On Thursday, Senator Barack Obama suggested “We are in the midst of the most serious financial crisis in generations.”
Just two days earlier, Obama raised an estimated 9 million dollars during a Beverly Hills fundraiser, with each contributor paying 28,500 for admission to the event. Three days earlier, Senator John McCain raised 5.1 million dollars during an event in Miami. Obama raised a record 66 million dollars during the month of August while McCain achieved a personal best of 47 million.
Yes Virginia, there is a financial crisis; unless, of course, you work in the campaign industry.
The Fundamentals of Campaigning Are Strong
The two candidates aired over 100,000 ads on broadcast television from June 3rd, to July 26th, an increase of 33,000 from the same period in 2004, according to findings from TNS Media Intelligence/CMAG with analysis by the Wisconsin Advertising Project. In a new report released Wednesday, they also reveal that the Obama and McCain campaigns spent more than 15 million on television advertising in the first week following the conventions.
Of course, it’s not simply the candidates reveling in this political market. The campaigns provide talking points to their pundits, who in turn distribute them to the eager recipients at cable talk shows. From there, the “analysis” from the pundits is picked up by internet sites like Drudge Report or The Huffington Post until it is eventually repeated in blogs and website “comment” sections. To watch an argument travel the path from campaign press release to a casual citizen recycling the argument while responding to a YouTube video confirms this much; the trickledown economics of rhetoric will need no bailout.
Sensitive to a Crisis…When Politically Beneficial
As Hurricane Gustav neared, both McCain and Obama asserted that this was no time for campaigning and partisanship. Scaled back were the events during the first day of the Republican Convention and the speeches made by Obama during public appearances.
When Hurricane Ike ravaged the coast of Texas, the two candidates made truly inspired sacrifices; Obama cancelled his Saturday Night Live cameo and McCain set aside campaigning to attend a NASCAR race. Despite the progress made in recovery efforts, this week concludes with 22,000 evacuees who are unable to return home and 2.3 million customers without power (1.6 million in Texas alone). Yet it was also a week where both campaigns charged onward with rallies and attacks. Current estimates place the cost of Ike at 25 billion dollars, well ahead of Gustav and projected to rank as the third costliest hurricane in U.S. history. Still, Ike didn’t happen during a convention, nor did it allow an opportunity to reflect on the response by the Bush Administration to Hurricane Katrina; as such, it’s carried little political currency for either campaign and has been relatively ignored by both the candidates and the national media.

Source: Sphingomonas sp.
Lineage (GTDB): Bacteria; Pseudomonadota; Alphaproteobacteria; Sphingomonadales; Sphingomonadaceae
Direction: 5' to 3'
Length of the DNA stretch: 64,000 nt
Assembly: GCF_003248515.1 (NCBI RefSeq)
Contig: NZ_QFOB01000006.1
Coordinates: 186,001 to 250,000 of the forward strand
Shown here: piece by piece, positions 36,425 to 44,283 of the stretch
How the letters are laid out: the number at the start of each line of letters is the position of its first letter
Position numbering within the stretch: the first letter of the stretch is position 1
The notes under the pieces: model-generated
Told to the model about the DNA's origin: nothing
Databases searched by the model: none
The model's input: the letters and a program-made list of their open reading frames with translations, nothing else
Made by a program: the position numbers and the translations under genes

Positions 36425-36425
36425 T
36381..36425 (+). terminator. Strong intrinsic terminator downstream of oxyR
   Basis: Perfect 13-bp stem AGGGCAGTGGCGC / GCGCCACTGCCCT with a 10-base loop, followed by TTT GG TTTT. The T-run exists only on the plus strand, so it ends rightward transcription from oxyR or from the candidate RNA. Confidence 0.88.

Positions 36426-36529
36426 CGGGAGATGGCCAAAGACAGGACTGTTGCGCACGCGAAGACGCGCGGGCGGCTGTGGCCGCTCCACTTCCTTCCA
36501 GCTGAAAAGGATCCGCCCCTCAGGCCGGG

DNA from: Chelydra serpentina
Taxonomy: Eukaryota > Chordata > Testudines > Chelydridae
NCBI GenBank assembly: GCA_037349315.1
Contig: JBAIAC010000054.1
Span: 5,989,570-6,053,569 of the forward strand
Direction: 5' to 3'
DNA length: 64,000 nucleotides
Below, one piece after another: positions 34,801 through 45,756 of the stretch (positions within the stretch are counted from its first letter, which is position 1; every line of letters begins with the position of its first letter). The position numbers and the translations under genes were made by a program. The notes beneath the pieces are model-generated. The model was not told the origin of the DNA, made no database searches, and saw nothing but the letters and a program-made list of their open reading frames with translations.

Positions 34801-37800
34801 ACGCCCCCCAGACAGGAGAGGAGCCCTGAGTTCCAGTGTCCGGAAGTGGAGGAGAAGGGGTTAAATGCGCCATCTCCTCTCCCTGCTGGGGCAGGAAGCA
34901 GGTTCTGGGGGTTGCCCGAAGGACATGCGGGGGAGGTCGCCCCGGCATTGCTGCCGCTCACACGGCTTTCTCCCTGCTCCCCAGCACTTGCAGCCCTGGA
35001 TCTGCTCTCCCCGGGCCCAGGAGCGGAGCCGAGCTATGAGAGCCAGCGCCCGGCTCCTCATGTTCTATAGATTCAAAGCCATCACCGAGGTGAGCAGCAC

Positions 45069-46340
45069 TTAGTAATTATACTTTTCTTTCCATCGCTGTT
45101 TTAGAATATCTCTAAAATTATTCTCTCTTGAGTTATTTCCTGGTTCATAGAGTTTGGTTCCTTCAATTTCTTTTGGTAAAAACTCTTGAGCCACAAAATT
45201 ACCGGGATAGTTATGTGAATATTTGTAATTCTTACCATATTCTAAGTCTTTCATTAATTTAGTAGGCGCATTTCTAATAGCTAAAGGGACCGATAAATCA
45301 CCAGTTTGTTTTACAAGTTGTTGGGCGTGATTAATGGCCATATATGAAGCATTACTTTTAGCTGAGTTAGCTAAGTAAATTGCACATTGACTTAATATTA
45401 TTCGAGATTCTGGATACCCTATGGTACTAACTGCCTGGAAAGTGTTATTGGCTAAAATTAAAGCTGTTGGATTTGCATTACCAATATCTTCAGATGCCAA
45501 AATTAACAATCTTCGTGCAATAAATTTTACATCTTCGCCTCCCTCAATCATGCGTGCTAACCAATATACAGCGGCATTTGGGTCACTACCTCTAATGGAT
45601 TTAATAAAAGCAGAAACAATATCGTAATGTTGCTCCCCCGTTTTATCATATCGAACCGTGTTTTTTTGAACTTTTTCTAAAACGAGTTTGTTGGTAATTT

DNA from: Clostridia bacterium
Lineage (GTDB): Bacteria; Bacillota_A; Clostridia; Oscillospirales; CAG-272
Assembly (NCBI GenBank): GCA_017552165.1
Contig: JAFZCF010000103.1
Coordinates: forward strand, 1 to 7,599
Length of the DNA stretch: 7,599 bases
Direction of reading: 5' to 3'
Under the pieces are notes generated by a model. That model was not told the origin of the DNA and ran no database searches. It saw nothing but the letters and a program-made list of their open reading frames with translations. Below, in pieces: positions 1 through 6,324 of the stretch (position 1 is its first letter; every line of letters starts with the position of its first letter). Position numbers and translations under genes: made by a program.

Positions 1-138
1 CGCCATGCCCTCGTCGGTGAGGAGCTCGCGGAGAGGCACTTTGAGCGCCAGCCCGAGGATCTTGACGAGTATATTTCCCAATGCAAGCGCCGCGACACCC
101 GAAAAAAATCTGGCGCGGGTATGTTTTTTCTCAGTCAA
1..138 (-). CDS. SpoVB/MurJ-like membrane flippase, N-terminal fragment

Showing Up for Work
When Governor Sarah Palin accused Senator Harry Reid of being the leader for the “Do-nothing Senate”, some viewed the comment as a cheap shot; apparently, Senator Reid viewed it as direction. “No one knows what to do,” Reid said in reference to the financial crisis. “We are in new territory. This is a different game. We’re not out here playing soccer, basketball or football. … It is a multi-trillion dollar issue that is facing America, and we can’t do it on some timeline that is unrealistic.”
If only the Presidential candidates had some way to lend their voices to the congressional dialogue; you know, if only they were Senators themselves. Of course, finding their way back to their DC offices may be challenging, as McCain and Obama have spent little time there in recent months. According to WashingtonPost.com, among members of the 110th congress McCain has the poorest attendance for votes at 64% while Obama is third worst at 45.8%.
In an interview Tuesday during the Fox News program Hannity & Colmes, former Presidential candidate Mike Huckabee said “When I was a candidate, one of the things that really bugged me the most was that these guys had federal jobs, they got paid, they had their health insurance paid, they didn’t show up for work and I paid not only for my campaign, I had to pay for theirs, too, for their living expenses.”
While we generally accept that candidates will run for President while on government payroll, should we expect different in a time when, as Obama suggests, we are “in the midst of the most serious financial crisis in generations?” Is this truly the time to exploit the events for political capital, either in the case of Obama exaggerating the crisis in hopes of converting panic into votes, or McCain tacking a Wall Street cleanup onto the “get rid of the good ole’ boys” section of his stump speech?
Congressional leaders are expected to meet throughout the weekend with Treasury Secretary Henry Paulson and Federal Reserve Chairman Ben S. Bernanke. The Obama and McCain campaigns have informed us that these are no ordinary times and that this is no ordinary election. If we hold this to be true, perhaps we should expect extraordinary effort from our candidates, like suspending their campaigns for a week and returning to Washington so they can provide a calming presence for Americans while engaging their Congressional colleagues who are working with Paulson and Bernanke. This would be a truly transformative act for the “Transformative Candidate” and a maverick move by the “Maverick Candidate.”
Unfortunately, they can’t be bothered with fulfilling the job they are currently being paid to do. You see, they’re busy telling voters how they would change America in the future; you know, once they finally have the power to do something about it. Besides, they’re got a business to run; it turns out that talk, and campaigning, isn’t cheap.